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For people suffering from tinnitus, the irritating sensation or ringing in the ears can be debilitating. Even if you've never had it, we're betting you can probably relate. Anyone that's ever had a tiny bit of water stuck in their ear after a shower or swimming will know that even the mildest change to your hearing can be a total ball ache.
Just like with a blocked nose when you're suffering from a cold, it's all you can think about, right?
But now there could be a new treatment for the millions of people suffering from the chronic condition, thanks to research recently published in the journal Science Translational Medicine.
Hope has come from an experimental device that uses timed blasts of sound and electrical pulses to 'reset' the nerve activity in the brain - which is thought to be the likely culprit.
"The brain, and specifically the region of the brainstem called the dorsal cochlear nucleus, is the root of tinnitus," Susan Shore, a professor at the University of Michigan Medical School and leader of the research team, said in a statement.
"When the main neurons in this region, called fusiform cells, become hyperactive and synchronize with one another, the phantom signal is transmitted to other centers where perception occurs.
"If we can stop these signals, we can stop tinnitus. That is what our approach attempts to do, and we're encouraged by these initial parallel results in animals and humans."
The device uses 'electrical-acoustical stimulus timing', with an alternating burst of two stimuli during a daily half-hour session.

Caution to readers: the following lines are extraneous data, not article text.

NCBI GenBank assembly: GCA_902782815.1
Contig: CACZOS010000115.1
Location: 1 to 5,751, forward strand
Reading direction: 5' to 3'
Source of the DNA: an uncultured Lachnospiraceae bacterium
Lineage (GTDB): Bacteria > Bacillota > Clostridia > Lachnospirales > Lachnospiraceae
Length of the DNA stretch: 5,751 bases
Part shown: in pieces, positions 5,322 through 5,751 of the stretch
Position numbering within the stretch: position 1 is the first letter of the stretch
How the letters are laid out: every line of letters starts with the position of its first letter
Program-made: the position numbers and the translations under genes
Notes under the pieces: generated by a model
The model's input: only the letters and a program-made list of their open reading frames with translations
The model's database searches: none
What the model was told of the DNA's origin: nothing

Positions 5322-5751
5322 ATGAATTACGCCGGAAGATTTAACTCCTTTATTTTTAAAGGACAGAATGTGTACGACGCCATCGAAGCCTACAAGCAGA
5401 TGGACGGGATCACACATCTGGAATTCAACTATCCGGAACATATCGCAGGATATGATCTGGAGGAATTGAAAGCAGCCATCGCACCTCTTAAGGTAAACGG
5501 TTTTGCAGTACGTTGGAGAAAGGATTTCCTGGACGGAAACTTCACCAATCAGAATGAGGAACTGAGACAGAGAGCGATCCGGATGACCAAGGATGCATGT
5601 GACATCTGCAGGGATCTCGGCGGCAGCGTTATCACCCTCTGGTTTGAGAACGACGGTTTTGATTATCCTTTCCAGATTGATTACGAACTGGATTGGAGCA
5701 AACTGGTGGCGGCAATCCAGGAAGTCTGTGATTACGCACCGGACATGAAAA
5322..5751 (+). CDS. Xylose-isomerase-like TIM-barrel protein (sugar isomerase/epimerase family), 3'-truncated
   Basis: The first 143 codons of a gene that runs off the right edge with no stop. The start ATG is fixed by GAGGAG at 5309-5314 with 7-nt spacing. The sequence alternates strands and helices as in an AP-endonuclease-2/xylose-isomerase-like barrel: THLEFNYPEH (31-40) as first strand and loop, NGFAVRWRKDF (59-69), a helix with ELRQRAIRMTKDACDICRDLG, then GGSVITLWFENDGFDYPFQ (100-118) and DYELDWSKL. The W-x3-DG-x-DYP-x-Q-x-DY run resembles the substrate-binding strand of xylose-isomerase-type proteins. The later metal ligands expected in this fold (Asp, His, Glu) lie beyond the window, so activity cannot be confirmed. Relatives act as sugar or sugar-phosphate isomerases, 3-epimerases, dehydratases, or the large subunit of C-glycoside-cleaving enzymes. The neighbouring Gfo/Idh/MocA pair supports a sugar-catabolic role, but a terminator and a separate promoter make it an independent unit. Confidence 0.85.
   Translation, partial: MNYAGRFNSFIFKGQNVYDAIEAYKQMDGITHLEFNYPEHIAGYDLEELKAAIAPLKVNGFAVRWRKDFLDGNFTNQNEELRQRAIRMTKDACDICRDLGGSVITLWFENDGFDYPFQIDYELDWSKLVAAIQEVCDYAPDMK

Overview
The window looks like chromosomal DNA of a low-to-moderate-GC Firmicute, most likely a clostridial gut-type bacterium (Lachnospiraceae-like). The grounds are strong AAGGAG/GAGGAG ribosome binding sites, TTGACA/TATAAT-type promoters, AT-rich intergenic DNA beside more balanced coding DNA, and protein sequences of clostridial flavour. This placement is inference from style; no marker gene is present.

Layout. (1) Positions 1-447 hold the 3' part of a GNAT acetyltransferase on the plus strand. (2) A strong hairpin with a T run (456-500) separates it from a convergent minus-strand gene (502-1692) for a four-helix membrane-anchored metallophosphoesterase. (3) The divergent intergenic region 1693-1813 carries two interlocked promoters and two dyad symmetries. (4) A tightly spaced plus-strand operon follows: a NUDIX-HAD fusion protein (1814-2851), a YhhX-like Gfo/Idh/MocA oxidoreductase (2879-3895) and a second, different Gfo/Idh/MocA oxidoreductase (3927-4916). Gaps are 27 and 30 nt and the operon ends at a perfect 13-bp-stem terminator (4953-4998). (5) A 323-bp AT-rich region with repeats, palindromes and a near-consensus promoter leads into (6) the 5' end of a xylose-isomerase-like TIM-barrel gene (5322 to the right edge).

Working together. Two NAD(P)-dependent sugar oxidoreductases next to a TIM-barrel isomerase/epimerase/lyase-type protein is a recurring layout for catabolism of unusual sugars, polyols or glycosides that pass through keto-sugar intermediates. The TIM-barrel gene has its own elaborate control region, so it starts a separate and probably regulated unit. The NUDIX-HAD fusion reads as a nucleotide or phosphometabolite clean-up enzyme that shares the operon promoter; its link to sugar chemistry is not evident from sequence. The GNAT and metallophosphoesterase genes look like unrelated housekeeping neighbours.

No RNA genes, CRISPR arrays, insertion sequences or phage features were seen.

Firstly, sound is played into the ears using a specialised earphone, before the audio stimulus is precisely alternated with electrical zaps, which are delivered through electrodes on the cheek or neck. This process tickles the fusiform cells, changing the rate at which they fire and in turn 'resetting' the nerve cells.
"We're definitely encouraged by these results, but we need to optimize the length of treatments, identify which subgroups of patients may benefit most, and determine if this approach works in patients who have nonsomatic forms of the condition that can't be modulated by head and neck manoeuvres," Shore added.
Tinnitus can develop gradually over time or occur suddenly, according to the NHS, with causes including an earwax build-up, a middle ear infection, age-related hearing loss or inner ear damage from repeated exposure to loud noises.
While the NHS advises there's no quick cure or guaranteed treatment for tinnitus, there are a few things you can do to help ease the symptoms, such as sound therapy, relaxation techniques and even cognitive behavioural therapy to help you change the way you think about tinnitus so it becomes less noticeable.
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